Apple reportedly acquires startup that could turn iPhones into payment terminals The payment market as next big field for competition. “Apple reportedly has acquired a startup with technology that could turn iPhones into mobile payment terminals.” www.theverge.com
KU author questions smart city assumptions I won’t claim big new insights here, but good to have another one with a kind of reputation jumping on the bandwagon. www.wibw.com
When Leaderboards Backfire: the dark side of zero-sum mechanics — and what to do instead “As a game designer with a psychology background, I’m not surprised. When we showcase zero-sum mechanics in our UX, we’re communicating what we value and telling customers how to think about our offering.” medium.com
The Security Value of Inefficiency – Schneier on Security True. Efficiency is ineffective. www.schneier.com
Automated & arty
Clients loved this designer’s work. Turns out, he was an AI I once visited the Art-Lebedev Studio for a studio tour. It was empty, too early end of the morning. I guess it was meant as a statement. Like this one: “His name was Nikolay Ironov, and for a year, he designed logos for influencers, restaurants, apps, and new products. As a critical member of Russian design firm Art. Lebedev Studio, his clients were happy with his work.” www.fastcompany.com
Photoreal Roman Emperor Project. 54 Machine-learning assisted portraits Not because you need it but because you can… Using the neural-net tool Artbreeder, Photoshop, and historical references, this guy has created photoreal portraits of Roman Emperors. medium.com
And heads-up for the new normal
Face masks are breaking facial recognition algorithms, says a new government study There is a famous Dutch saying (or better Cruyffiaans): elk nadeel heb zn voordeel. Every negative has its positives: Hiding from the invisible surveillance power by doing good. www.theverge.com •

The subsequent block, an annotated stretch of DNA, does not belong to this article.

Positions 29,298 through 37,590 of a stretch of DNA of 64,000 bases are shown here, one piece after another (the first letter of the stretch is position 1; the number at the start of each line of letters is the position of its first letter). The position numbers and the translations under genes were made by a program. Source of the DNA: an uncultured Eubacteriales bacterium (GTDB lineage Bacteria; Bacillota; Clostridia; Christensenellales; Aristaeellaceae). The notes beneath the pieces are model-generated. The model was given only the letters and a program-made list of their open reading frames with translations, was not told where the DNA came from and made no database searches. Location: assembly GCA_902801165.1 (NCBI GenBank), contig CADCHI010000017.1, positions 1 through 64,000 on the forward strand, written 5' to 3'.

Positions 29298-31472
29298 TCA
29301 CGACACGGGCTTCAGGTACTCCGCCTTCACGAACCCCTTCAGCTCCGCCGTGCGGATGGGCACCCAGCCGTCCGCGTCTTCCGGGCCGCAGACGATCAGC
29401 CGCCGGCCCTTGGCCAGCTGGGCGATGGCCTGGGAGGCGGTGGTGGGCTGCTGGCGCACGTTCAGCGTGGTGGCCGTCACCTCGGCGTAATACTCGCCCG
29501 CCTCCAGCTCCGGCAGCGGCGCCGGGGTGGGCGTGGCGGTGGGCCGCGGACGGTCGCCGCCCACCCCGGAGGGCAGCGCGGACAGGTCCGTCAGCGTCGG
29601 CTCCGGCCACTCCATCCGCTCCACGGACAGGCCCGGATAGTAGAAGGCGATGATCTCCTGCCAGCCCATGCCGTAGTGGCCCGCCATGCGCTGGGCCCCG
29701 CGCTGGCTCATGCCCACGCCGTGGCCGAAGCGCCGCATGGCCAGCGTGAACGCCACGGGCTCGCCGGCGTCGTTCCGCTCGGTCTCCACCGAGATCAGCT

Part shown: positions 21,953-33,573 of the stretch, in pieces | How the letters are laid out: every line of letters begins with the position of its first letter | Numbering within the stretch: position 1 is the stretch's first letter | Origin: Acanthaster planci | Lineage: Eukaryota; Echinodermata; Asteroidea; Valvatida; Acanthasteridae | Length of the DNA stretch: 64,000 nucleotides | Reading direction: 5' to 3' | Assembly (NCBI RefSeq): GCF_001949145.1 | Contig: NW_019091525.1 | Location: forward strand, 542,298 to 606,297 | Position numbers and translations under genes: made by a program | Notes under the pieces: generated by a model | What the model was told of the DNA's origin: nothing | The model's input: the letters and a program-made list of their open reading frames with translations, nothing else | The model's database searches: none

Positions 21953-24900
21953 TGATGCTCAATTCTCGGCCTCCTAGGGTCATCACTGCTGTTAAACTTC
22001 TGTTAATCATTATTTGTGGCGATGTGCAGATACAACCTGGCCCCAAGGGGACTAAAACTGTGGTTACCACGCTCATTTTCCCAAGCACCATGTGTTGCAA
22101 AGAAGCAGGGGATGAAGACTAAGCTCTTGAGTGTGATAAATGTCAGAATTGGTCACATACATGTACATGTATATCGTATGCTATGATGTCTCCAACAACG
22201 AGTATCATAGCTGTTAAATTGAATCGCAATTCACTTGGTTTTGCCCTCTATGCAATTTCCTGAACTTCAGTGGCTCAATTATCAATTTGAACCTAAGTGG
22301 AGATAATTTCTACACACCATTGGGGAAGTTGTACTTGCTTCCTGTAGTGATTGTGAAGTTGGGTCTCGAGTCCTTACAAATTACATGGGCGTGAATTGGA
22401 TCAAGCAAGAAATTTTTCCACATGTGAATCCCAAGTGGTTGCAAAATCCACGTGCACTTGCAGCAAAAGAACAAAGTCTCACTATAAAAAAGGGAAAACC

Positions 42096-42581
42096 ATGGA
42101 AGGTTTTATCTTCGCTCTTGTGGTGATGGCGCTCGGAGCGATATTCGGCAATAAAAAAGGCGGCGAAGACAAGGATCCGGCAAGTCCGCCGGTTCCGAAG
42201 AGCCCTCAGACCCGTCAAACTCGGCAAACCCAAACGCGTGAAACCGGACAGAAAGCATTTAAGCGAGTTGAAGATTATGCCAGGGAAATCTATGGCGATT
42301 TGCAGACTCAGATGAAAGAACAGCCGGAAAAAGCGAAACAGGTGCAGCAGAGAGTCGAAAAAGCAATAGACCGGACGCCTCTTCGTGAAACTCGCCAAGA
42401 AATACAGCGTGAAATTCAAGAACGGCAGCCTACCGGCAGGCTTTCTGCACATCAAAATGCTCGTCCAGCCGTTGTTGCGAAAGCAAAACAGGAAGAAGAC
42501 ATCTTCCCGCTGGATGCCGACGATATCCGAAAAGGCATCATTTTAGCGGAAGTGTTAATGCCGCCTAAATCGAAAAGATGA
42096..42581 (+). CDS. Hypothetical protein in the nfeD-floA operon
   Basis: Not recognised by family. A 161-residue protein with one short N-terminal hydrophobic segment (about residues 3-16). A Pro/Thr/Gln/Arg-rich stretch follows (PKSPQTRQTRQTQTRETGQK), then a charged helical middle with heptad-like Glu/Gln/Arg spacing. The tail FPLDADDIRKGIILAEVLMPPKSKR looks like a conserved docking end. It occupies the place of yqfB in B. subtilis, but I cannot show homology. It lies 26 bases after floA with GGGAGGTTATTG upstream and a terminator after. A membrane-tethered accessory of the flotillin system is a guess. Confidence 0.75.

Some longer reads. On the coming of age of a watch
Apple Watch: The Secret History of the iPhone Killer One of these long reads that are tempting to read but remain bubbling under the surface…. “The inside story of the Apple Watch: the people who made it, why it’s important, and just how much the world’s largest company has riding on it.” www.wired.com
Or a secret spot
The Cold War Bunker That Became Home to a Dark-Web Empire Diving into dark web narratives….www.newyorker.com
Why Zuck is Betting on Social Collapse “In case you haven’t noticed, Facebook appears to give zero effs about preserving the integrity of the next election. And that’s a very bad sign because one of the key ways Trump is going to steal…” eand.co
To close, a nice time-killing-tool Drive & Listen A simple idea executed well: “Listen to local radio stations while driving through the cities around the world.” driveandlisten.herokuapp.com
Thanks for reading (or at least scrolling :-). Have a fruitful week!
For some years I send out newsletters via Getrevue. I started doing this weekly this year again. Last week I started by sharing this newsletter also via my blog.